Concerns about safety, efficacy, and overuse of cBHT remain a significant issue for many menopause specialists. The North American Menopause Society (NAMS) and other major societies, including ACOG, ASRM, Endocrine Society,[5,6] as well as a 2020 scientific review and analysis published by the National Academies of Sciences, Engineering, and Medicine (NASEM)[7] recommends that prescribers avoid prescribing compounded hormone medications to treat menopausal symptoms, female sexual dysfunction, and other hormonal conditions. Similar to the other major medical societies, NASEM concluded that there was a "paucity of data on the safety and effectiveness of cBHT' leading to "insufficient evidence to support the overall clinical utility of cBHT as a treatment for menopause."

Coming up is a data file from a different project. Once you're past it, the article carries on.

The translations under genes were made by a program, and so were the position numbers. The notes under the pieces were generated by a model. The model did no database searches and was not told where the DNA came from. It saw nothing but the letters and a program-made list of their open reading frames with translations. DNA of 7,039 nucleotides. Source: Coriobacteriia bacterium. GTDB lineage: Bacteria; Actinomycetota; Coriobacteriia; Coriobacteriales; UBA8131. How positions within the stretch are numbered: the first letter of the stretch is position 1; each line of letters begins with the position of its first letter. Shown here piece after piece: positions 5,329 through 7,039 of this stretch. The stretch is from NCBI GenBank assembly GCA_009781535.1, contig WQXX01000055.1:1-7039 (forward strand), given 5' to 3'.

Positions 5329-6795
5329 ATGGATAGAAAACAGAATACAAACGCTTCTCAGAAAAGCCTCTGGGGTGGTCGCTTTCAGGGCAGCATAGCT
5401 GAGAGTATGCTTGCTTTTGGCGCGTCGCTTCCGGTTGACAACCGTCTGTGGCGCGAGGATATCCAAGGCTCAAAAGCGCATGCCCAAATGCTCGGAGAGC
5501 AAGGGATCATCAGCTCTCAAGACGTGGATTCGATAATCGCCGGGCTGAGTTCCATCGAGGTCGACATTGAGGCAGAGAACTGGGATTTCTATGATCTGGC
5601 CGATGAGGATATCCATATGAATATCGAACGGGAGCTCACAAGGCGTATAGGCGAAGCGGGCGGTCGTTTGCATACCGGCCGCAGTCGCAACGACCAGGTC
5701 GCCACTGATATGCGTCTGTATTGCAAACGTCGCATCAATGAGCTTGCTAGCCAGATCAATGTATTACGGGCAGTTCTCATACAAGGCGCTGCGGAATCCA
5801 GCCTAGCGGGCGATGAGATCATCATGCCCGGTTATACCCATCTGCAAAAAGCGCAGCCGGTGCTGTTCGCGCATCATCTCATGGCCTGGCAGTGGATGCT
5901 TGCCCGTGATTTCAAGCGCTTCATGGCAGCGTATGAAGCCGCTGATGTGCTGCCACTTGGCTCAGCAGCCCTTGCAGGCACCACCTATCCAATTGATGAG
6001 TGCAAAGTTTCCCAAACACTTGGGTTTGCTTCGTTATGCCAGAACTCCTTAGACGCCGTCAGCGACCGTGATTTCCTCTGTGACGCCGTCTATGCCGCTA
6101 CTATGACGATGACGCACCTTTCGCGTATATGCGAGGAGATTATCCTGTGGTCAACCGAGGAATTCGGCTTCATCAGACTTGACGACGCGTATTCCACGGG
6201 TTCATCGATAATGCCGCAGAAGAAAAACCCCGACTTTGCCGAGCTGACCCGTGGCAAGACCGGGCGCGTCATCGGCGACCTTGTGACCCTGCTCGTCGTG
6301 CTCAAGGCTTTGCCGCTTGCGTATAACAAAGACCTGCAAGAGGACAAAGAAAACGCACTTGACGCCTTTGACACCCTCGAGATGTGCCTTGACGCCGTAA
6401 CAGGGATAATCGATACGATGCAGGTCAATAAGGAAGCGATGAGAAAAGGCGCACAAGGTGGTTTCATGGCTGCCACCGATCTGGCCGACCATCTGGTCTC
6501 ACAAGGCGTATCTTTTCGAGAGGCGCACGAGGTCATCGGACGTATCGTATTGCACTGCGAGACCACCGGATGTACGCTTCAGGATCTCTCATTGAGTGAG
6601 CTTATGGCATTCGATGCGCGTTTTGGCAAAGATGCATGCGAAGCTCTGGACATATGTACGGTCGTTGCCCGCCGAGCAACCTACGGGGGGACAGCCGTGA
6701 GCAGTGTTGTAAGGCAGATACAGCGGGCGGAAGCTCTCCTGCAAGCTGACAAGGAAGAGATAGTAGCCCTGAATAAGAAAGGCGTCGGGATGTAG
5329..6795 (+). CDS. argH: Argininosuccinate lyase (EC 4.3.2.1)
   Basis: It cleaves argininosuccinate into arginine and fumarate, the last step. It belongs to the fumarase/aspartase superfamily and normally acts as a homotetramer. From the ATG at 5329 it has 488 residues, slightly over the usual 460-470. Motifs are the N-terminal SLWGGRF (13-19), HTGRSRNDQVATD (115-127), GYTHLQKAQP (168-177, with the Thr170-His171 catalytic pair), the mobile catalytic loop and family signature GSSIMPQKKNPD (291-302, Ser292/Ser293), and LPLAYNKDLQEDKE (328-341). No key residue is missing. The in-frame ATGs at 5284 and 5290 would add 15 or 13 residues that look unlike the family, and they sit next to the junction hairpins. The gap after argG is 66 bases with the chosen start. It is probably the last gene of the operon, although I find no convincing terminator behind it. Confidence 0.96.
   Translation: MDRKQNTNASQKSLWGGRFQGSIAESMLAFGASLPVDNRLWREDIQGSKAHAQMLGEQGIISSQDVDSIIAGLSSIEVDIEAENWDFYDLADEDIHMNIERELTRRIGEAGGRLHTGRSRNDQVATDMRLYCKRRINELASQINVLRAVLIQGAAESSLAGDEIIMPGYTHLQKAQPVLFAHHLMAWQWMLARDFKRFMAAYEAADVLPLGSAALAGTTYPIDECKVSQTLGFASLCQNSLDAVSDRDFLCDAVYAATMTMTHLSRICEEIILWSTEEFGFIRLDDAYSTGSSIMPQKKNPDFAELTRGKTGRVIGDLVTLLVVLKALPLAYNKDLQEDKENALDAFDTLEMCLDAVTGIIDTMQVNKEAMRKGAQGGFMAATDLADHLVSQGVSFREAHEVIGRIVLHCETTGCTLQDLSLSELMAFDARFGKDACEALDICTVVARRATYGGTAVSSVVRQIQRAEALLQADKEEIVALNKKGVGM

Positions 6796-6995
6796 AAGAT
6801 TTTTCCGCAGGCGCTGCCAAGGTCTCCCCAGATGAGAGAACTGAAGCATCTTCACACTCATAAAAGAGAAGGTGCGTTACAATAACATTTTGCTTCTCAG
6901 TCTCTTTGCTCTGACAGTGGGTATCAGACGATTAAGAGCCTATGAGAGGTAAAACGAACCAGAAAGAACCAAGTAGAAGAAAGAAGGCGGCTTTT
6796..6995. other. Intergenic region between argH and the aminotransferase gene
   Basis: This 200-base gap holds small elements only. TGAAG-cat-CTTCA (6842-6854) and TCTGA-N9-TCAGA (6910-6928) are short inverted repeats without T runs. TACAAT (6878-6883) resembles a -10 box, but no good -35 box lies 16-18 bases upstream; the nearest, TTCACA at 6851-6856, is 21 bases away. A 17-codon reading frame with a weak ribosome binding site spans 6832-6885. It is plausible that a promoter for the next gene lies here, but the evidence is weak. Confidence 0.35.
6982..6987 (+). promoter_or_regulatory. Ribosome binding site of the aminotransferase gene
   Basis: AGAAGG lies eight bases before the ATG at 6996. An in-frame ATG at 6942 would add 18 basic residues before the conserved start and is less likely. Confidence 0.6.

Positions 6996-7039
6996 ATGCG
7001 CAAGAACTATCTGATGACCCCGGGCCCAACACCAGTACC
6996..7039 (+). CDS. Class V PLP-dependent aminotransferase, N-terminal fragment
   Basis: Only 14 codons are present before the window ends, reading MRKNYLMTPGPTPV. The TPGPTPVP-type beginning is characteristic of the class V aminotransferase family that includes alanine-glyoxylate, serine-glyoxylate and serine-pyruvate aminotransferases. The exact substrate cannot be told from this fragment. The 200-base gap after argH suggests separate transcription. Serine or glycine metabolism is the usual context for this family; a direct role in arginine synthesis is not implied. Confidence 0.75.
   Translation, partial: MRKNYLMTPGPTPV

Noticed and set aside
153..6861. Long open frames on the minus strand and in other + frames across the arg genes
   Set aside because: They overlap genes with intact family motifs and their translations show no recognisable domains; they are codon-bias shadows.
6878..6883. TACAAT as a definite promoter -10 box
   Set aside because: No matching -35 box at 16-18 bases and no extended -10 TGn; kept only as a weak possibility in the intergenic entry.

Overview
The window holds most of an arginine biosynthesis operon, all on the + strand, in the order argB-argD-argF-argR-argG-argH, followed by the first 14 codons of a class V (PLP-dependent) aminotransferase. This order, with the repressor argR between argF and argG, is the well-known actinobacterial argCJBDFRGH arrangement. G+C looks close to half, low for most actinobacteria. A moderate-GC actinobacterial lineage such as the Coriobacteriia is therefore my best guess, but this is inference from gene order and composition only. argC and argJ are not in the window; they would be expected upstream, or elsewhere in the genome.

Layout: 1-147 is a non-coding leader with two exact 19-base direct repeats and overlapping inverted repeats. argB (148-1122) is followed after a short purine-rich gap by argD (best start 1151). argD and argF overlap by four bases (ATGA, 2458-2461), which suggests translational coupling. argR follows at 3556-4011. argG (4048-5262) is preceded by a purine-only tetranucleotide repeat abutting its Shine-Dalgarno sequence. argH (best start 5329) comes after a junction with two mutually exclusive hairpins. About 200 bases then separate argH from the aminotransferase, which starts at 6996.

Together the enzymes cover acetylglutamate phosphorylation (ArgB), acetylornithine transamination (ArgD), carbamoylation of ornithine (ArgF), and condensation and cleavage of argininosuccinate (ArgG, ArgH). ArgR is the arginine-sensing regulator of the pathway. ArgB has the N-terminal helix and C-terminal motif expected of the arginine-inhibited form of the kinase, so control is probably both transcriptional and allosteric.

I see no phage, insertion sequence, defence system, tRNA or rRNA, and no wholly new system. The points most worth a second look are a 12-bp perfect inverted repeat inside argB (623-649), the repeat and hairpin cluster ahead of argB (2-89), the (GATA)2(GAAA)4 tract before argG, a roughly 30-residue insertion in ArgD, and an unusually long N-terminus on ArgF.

Safety issues that have been raised include lack of FDA approval and monitoring, the potential for dose variability (of overdosing, underdosing, or contamination), risks due to the compounding process, with potential for increased endometrial cancer risk, lack of collection of adverse events, and inconsistent package labeling and warnings about side effects and risks. Compounding pharmacies are expected to comply with USP Standards related to the preparation of compounded prescriptions. Although the 2013 Drug Quality and Security Act[8,9] increased FDA oversight for the compounding facilities which outsource (ship across state lines), local regulation is by state pharmacy board and voluntary participation as accredited pharmacies, listed on the website of the Pharmaceutical Compounding Accreditation Board (PCAB).[10]